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The day book. (Chicago, Ill.) 1911-1917, October 27, 1913, Image 10

Image and text provided by University of Illinois at Urbana-Champaign Library, Urbana, IL

Persistent link: http://chroniclingamerica.loc.gov/lccn/sn83045487/1913-10-27/ed-1/seq-10/

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pliant Kicking won for the "Maroons.
Norgren outpointed the Purdue men
and gained on each exchange. This
compensated fOrhe slight inferiority
in rushing. And Russell booted two
goals for the Chicago points.
Stagg's men must play improved
football next Saturday if they expect
to whale Illinois. They will have to
meet a diversified attack. Zupke is
not a one-man coach, and his plays
are liable to be carried out by a tackle
as often as by a halfback. The
Maroons must be alert every instant
and must follow the ball instinctively
to cope with this variety of attack.
Northwestern was buried by Iowa.
The game was a farce, the Hawkeyes
parading down the field for touch
down after touchdown.
Michigan Aggies defeated Wiscon
sin, 12 to 7, the" same total by which
they licked Michigan the week be
fore. They proved conclusively they
were -not fluking in the first game
and clearly outplayed the Badgers.
In the East Princeton was dealt a
fatal blow by Dartmouth, the Green
winning 6 to 0. .Every gridiron in the
East was muddy, tut as Princeton
had' the .heavier team this was no
handicap to the Tiger.
Yale was held to a scoreless tie
by Washington and Jefferson, virtual
ly a defeat. W. and J. crossed the
goal line once, but .the touchdown
was dfsallowed,because of holding.-"
Haryaid. polled oyer Renn State,
29vto0, ranflristhe farthest advanced
of anyOf.'tlfe'big teams. Penn tied
Carlisle, 7 to 7, and Cornell took its
third defeat, this time from Pitts
burgh. Walter Johnson of Washington is
pitching for the Sox this afternoon
against the Giants in Joplin, Mo. Hal
Chase is out of the game with an
injury and Sam Crawford will go to
first. Doc White played the bag yes
terday in Kansas City, but left last
night for Chicago. Doc was supposed
to have quit the team a couple of
days ago. Poor fielding lost for the
Sox "yesterday, though Tesreau was
hit hard. The score was $ to 2, .and
the Giants have now won five games
out of nine played.
Over in England they like cricket
because middle-aged men can. play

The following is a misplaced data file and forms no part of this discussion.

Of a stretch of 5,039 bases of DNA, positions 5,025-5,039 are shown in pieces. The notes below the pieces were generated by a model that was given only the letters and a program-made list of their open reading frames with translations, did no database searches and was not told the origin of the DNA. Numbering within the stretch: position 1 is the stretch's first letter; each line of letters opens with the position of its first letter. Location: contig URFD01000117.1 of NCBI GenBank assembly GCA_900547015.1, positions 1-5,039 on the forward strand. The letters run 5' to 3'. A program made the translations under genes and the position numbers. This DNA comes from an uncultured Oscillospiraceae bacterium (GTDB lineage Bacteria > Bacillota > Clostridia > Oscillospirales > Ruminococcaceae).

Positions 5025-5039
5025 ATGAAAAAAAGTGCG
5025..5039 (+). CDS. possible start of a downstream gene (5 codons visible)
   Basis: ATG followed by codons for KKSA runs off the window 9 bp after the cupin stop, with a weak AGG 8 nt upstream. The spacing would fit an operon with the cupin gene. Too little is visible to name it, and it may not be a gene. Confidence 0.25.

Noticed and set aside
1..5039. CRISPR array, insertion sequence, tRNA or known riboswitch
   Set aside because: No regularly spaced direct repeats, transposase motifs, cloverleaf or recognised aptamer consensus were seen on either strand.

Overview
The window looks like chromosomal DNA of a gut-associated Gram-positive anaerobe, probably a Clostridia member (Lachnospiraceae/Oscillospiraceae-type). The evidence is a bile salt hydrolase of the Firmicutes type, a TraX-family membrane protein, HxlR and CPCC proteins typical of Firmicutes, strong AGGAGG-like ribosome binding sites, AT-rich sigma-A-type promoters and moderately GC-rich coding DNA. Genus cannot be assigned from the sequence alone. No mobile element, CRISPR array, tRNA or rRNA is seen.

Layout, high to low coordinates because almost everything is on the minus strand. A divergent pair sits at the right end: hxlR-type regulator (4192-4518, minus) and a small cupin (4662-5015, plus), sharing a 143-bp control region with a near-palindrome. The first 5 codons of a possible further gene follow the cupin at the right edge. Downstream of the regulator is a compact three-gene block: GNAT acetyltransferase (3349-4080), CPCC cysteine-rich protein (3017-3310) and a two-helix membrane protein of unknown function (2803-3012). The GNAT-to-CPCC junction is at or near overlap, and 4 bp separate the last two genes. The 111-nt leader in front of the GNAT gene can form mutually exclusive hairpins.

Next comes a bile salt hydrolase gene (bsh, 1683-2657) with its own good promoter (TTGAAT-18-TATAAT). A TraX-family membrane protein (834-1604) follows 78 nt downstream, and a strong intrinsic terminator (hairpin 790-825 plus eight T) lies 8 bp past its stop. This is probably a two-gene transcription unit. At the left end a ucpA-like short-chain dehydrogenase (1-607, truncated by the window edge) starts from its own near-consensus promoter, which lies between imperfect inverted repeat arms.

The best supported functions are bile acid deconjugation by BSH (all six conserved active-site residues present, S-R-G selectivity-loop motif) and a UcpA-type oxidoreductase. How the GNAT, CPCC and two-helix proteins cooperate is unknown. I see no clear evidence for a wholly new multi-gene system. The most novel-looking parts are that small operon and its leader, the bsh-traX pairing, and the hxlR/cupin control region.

it. They think baseball is only for
youngsters, full of life, ginger and
virility. They may change their opin-
ion when they see the Sorand Giants
in operation, and decide that baseball
can be played even by octogenarians.
Why?
Frank Isbell is thinking of going
along with the Sox and playing first
base on the world tour. He will join
them tomorrow, but has not decided
how far he will go. If Izzy loses his
hat in England it will be all off with
that young man idea.
Ad Wolgast was trimmed in selling
a bull from his farm. Tom Jones used
to handle all the bull for Ad, so the
fighter cannot be blamed.
' Jimmy Johnston, the young out-'
fielder who comes to the Cubs next
spring from San Francisco, hung up
a new numerical record for stolen'
bases in modern baseball in the Paci-S
fie Coast. League season, which clos-5
MBd'yestefday. Jimmy stole 123 sacks,
the season lasting seven months.
Bat Nelson played rococor Stanley
'.Ketchel, indulged in target practice,
axa Mcuoy roae norseoacK, Jim jet-5
fries growled, fished and drank:;
strange things from teacups, Luther
McCarthy threw the lasso, Jack,
Johnson shot craps, Jake Kilrain fell-r
ed trees, and other fighters had train-'
ingistunis squally unique.
But Jimmy ClaBby, star middle
wdghtrnow'qnthe' Pacific coast; has
the very, latest, wrinkle in training
stunts.; Clabby',nas trimmed such
men. as. Sailor Petroskey and Eddie -McGoorty,
and his word is worth
consideration.
Clabby doesn't wrestle bears or pujl
any .other ferocious stunts. N
He plays tennis.
And 'he insists there is .nothing
like it. .,
'I'SomeMaughed at me," said the
crack middleweight, '"believing that'
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